Vol.XII No.III Pg.4
May 1975

Sacraments And Grace

Robert F. Turner

Last month we devoted two pages to the priesthood of believers but the importance of this principle to restoration history can scarcely be appreciated unless we truly understand the relation of priest to sacrament. Consider this digest of material from a R.C. approved catechism. Q. What are sacraments? A. Sensible signs instituted for our sanctification. Q. Why? A. To communicate His graces to us. Q. What are the elements of the sacraments? A. Three in number: the matter, the form, and the minister. Q. Who are the ministers? A. Bishops and priests. (Catechism of Perseverance, by F. B. Jamison; 1850; my emphasis.)

On the basis that God confers His grace through visible signs, placed only in the church, and administered by church officials the church becomes something more than Gods people. It becomes a depository of truth and saving grace, dispensing or withholding at its discretion. We say the church is essential — meaning one must obey the Lord, resulting in our becoming a member of His body the church, and our service therein. The church does not save. Christ is the savior, and the church is the saved. But the Catholic concept gives the church power to forgive sins. On page 247, above Catechism: A. The remission of sins is the power given to the church to forgive sins. This power is found only in the church. . and cites Matt. 16:19.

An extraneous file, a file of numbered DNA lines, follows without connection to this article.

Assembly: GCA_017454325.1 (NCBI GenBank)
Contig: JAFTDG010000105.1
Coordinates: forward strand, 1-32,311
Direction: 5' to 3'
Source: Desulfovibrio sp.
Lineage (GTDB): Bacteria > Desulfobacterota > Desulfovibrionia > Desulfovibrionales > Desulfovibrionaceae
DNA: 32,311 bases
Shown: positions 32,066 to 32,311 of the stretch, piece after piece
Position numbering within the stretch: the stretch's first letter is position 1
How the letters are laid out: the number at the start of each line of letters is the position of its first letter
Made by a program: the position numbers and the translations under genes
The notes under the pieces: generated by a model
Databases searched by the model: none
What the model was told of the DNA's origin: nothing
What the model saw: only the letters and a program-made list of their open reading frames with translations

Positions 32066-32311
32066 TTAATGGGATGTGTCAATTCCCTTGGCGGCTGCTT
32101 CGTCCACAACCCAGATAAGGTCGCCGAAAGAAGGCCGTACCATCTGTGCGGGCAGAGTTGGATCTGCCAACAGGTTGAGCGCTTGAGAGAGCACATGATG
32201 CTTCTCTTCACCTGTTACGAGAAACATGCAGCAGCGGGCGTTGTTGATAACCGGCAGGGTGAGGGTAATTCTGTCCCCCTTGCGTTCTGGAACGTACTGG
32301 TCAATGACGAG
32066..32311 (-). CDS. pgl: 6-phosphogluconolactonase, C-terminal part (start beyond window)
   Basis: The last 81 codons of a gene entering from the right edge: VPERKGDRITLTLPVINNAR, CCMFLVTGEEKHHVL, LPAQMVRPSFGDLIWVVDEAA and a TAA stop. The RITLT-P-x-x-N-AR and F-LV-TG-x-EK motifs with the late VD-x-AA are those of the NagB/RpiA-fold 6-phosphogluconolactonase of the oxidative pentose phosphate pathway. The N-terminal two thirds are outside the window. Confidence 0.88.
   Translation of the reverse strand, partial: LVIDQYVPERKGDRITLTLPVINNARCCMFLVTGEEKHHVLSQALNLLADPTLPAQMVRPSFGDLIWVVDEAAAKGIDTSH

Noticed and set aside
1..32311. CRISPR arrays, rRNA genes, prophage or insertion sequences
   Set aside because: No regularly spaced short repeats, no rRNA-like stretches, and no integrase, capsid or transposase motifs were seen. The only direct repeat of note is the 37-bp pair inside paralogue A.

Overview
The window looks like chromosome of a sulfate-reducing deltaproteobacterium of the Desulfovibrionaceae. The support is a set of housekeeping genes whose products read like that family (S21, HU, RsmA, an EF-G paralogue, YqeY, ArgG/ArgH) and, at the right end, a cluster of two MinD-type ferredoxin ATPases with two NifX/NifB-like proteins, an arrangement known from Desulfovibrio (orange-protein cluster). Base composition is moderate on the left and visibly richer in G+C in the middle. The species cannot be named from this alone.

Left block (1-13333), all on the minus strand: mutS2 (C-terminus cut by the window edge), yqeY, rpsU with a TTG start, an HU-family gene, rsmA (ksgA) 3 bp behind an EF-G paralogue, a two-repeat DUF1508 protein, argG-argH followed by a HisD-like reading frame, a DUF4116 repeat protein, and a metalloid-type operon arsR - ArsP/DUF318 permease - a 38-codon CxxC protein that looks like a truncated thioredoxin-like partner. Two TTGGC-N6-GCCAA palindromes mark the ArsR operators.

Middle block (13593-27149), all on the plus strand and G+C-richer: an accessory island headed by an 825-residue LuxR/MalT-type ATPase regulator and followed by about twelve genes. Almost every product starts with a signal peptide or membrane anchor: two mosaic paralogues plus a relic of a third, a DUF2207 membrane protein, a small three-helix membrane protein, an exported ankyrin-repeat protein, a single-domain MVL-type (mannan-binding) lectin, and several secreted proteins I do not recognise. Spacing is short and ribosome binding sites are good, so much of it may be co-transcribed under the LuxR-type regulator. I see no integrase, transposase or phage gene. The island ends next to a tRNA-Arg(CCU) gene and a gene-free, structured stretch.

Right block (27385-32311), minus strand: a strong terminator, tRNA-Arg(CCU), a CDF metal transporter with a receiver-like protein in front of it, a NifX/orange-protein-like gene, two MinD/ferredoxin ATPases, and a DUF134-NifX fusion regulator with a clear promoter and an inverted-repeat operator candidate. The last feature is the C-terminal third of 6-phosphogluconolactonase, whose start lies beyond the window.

The R.C. church has seven sacraments by which, they say, men can have communion with God. Protestants generally recognize two sacraments; baptism and the Lords Supper. But because most reformers never got away from the sacramental idea, they held to some form of official administrators, perpetuating the sacerdotal system. We are told that only certain ones can baptize, and the church must validate the Lords Supper. Then succession is not in the seed alone (Lu. 8:11), but we must prove an unbroken line of preachers, churches, or whatever. There could be no restoration, for the entrenched and corrupt church would judge itself, by its own standards (2 Cor. 10:12..f ). In theory the reformers rejected the sacerdotal system, raising the Word of God as the chief means of grace, and for this contribution to our thinking we should be grateful. But in practice, neither they nor we seem completely content with the individuals (priests) role as Bible student, who must answer to his own conscience before God. (It is as though we can not trust God to produce acceptable followers in His own way.)

Sacrament denotes sacred set apart. Certain teachings are put in a separate class and Gods grace is ours through these. But that leaves the rest of Gods teaching as common or ordinary. Efforts to list the doctrines that make for fellowship have this fallacy — though we do not call them sacraments. It is obviously true that certain commandments have assigned reasons or purposes (as baptism for remission of sins) but we are not at liberty to judge the law (Jas. 2:10-12), making one part more important than another. Our attitude toward the whole law of liberty indicates our attitude toward God, and the extent of our restoration.